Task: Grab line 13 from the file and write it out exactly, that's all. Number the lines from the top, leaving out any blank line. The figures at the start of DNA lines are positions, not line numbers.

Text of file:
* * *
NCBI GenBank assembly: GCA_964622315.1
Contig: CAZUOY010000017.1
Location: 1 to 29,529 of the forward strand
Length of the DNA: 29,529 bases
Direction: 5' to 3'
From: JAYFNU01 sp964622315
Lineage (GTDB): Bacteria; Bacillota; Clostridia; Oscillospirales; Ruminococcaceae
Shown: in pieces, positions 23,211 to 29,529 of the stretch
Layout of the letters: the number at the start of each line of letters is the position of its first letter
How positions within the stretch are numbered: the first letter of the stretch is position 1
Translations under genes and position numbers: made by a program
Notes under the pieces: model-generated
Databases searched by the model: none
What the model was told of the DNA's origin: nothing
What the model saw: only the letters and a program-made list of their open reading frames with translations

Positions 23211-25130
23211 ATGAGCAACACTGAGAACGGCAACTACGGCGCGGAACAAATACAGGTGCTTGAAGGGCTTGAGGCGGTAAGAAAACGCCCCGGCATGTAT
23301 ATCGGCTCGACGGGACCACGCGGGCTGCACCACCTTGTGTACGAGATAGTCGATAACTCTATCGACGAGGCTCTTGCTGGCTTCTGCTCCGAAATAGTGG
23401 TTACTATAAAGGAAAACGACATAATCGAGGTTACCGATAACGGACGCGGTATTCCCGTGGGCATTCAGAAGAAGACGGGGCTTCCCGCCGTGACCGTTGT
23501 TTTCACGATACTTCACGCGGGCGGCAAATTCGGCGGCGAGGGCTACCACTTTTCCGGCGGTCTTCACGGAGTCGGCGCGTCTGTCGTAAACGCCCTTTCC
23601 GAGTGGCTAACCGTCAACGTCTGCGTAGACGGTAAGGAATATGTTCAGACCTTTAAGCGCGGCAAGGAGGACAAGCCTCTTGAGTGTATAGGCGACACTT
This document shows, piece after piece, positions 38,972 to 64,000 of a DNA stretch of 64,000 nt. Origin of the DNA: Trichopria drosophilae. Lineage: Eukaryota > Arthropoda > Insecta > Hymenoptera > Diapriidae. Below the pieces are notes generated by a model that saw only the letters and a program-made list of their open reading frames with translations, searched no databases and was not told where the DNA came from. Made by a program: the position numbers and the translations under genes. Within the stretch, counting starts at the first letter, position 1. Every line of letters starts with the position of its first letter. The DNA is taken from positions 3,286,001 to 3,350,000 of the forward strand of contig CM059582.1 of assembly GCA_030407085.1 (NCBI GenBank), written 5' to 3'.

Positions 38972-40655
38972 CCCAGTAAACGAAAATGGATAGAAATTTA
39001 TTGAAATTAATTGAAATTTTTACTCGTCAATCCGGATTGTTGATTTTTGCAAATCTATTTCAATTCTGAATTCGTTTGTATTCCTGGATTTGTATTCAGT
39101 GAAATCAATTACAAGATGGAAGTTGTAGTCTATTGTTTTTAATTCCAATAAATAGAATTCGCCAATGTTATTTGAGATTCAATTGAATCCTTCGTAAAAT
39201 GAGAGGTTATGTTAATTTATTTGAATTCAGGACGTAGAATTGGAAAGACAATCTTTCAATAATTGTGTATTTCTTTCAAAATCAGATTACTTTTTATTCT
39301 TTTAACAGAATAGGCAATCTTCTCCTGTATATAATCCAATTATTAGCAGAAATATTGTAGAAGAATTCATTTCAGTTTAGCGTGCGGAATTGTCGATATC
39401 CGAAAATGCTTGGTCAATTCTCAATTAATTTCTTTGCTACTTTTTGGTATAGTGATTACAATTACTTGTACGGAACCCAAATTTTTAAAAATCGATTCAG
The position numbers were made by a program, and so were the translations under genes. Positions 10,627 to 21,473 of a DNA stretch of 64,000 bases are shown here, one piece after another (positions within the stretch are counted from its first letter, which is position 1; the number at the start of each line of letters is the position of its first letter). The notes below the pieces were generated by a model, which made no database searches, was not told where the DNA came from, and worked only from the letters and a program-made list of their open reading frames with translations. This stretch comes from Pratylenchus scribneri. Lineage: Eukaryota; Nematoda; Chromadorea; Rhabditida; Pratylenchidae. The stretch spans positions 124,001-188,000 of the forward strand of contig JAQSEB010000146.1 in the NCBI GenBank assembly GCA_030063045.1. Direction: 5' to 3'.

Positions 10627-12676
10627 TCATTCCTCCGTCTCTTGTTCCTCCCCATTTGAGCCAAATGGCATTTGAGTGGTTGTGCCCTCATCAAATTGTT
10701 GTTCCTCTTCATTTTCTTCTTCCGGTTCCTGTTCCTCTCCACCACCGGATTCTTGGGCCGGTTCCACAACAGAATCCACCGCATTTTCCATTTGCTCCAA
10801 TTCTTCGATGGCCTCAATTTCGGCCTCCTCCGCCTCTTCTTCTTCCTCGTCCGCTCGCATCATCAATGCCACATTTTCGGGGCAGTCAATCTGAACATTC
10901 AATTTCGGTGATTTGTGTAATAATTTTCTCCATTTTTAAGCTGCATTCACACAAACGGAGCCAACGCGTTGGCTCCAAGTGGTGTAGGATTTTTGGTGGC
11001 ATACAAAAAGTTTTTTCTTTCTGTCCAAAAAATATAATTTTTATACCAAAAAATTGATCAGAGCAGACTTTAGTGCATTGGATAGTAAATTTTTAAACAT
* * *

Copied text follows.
Databases searched by the model: none